His injuries occurred while he was in a vehicle hit by a roadside bomb during some of the bloodiest fighting against the Taliban in Helmand province in 2010. He underwent multiple surgeries and struggled with post-traumatic stress disorder. He thinks daily about the buddies who did not come home.
Fite was accompanied to the parade by his wife, Aimee, and their son, Brixton, who just turned 1.
"He's a future Marine," his father said.
To the north, in Los Angeles County, thousands gathered for the 12th annual San Fernando Valley Veterans Day Parade, which began in Mission Hills.
James Snead, an anthropology professor from West L.A., attended with his wife and 11-year-old son, all wearing brimmed cowboy-style hats.
"I'm old enough to remember the end of the Vietnam War, and it's important that we treat our veterans better now than we did then, so a parade is a great way to do that," Snead said. "Don't you love the drum cadence going there? It gets your blood moving. Where else do you get that?"
Some had a more personal connection. Almost 30 members of the Guzman family, children and adults, attended to honor their three relatives who were named honorary grand marshals in this year's parade.
Valencia resident Teressa Soto, 36, said the honor meant a lot to her father, Art Guzman, and her uncles.
"My dad, he's carried pain for a lot of years because he never got the appreciation that some of the other conflicts received," she said tearfully. "So for him to be an honorary grand marshal, along with my two uncles, it's kind of like the validation that he needed."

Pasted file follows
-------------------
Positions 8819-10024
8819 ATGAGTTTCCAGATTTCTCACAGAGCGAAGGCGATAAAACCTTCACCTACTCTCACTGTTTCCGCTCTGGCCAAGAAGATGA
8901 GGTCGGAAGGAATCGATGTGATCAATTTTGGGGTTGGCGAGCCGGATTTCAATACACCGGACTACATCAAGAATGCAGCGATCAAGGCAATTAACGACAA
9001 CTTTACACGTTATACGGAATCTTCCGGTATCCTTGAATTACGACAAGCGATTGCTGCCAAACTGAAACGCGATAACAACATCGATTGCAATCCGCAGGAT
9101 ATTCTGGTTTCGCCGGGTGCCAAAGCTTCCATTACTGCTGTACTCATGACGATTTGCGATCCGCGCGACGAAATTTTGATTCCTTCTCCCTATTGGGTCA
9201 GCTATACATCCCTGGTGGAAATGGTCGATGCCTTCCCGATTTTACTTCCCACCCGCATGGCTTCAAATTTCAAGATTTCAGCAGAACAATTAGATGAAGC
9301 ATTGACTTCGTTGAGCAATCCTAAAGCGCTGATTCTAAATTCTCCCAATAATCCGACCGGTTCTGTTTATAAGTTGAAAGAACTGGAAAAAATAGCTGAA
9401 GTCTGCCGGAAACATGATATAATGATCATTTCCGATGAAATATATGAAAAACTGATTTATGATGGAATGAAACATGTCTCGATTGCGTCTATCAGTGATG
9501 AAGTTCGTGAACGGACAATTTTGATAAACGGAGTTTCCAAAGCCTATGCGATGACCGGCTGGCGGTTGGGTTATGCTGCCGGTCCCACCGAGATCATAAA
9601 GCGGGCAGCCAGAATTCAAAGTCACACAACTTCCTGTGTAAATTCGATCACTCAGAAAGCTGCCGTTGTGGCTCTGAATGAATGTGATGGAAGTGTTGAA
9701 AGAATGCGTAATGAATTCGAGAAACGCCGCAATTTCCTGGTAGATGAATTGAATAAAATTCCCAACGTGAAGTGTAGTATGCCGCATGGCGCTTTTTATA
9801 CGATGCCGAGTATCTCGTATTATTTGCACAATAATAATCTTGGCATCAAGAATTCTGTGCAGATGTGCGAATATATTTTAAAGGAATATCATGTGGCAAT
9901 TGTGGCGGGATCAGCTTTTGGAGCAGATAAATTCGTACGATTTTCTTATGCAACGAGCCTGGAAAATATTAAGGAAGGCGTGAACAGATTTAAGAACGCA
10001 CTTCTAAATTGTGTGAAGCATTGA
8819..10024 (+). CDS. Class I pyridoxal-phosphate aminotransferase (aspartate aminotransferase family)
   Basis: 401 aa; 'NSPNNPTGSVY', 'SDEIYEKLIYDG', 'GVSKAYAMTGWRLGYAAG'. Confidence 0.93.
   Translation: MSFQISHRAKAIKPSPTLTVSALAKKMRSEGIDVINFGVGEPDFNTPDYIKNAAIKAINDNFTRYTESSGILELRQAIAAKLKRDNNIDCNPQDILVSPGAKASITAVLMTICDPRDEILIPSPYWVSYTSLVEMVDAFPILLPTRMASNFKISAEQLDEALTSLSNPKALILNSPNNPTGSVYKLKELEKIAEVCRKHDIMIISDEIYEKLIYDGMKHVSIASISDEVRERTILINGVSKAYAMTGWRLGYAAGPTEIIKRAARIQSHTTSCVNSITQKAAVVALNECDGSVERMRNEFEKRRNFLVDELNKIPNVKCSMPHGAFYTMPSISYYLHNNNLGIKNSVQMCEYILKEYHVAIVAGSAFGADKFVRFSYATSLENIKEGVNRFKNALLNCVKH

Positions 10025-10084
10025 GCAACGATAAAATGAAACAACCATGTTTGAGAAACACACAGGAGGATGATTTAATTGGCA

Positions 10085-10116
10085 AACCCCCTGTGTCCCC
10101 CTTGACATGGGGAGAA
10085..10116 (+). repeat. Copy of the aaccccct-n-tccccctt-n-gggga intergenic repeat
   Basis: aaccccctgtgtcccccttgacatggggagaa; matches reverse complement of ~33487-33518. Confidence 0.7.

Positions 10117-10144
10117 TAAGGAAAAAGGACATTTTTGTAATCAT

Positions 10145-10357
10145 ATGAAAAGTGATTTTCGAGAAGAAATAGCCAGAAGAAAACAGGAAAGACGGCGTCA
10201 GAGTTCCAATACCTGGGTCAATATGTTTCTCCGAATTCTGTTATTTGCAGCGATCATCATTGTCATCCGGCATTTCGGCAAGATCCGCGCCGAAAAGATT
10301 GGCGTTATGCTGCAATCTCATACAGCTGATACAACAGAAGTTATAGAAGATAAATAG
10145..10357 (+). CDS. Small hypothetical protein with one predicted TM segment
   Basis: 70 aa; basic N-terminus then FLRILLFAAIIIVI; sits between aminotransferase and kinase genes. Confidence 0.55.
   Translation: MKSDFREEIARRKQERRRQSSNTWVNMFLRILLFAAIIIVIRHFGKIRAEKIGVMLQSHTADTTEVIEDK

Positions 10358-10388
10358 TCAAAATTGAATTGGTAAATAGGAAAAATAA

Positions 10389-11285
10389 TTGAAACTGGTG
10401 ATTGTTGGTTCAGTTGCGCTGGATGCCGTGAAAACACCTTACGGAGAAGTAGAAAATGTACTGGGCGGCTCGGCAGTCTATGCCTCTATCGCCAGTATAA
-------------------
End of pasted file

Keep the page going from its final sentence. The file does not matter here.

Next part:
The family wore forest green and beige shirts that said "Vietnam 1959-1975" on the front. On the back was a black print of a highly detailed pencil drawing of military imagery, including tanks and helicopters.
Soto said her father had found the drawing in his boot locker, a remnant from the previous tenant and a fellow veteran. Her father keeps the original framed in his home.
"We had it transferred onto the shirts because it was the best way that we could remember what the war was like because a Vietnam veteran drew it while he was in Vietnam," she said.
Also on the sidelines was Lucy Lopez, 70, white-haired but with the energy of a teenager, who ecstatically whooped and called out to thank the veterans individually.
"God bless you! Ay!" she said.
"Thank you for coming out!" he shouted back.
"Thank you for your service!" a man leaned out of a truck to respond.
Lopez grew up in San Fernando and knew many of the veterans driving by because she went to school with them
"I feel the joy and the gladness and the happiness and just so blessed to see all these people coming out to celebrate these great men," she said. "I hope we can really appreciate them each day, not just today."
Lopez said she and her husband have attended the parade for so many years, she's lost count.
Near the end of the parade, a man in a red USMC jersey standing in the back of a silver Hummer adorned with a red-and-yellow flower arrangement bearing the letters USMC, called out to the whole group: "Thanks for coming! God bless America!"
Times staff writer Perry reported from Fallbrook and Goldenstein from Mission Hills.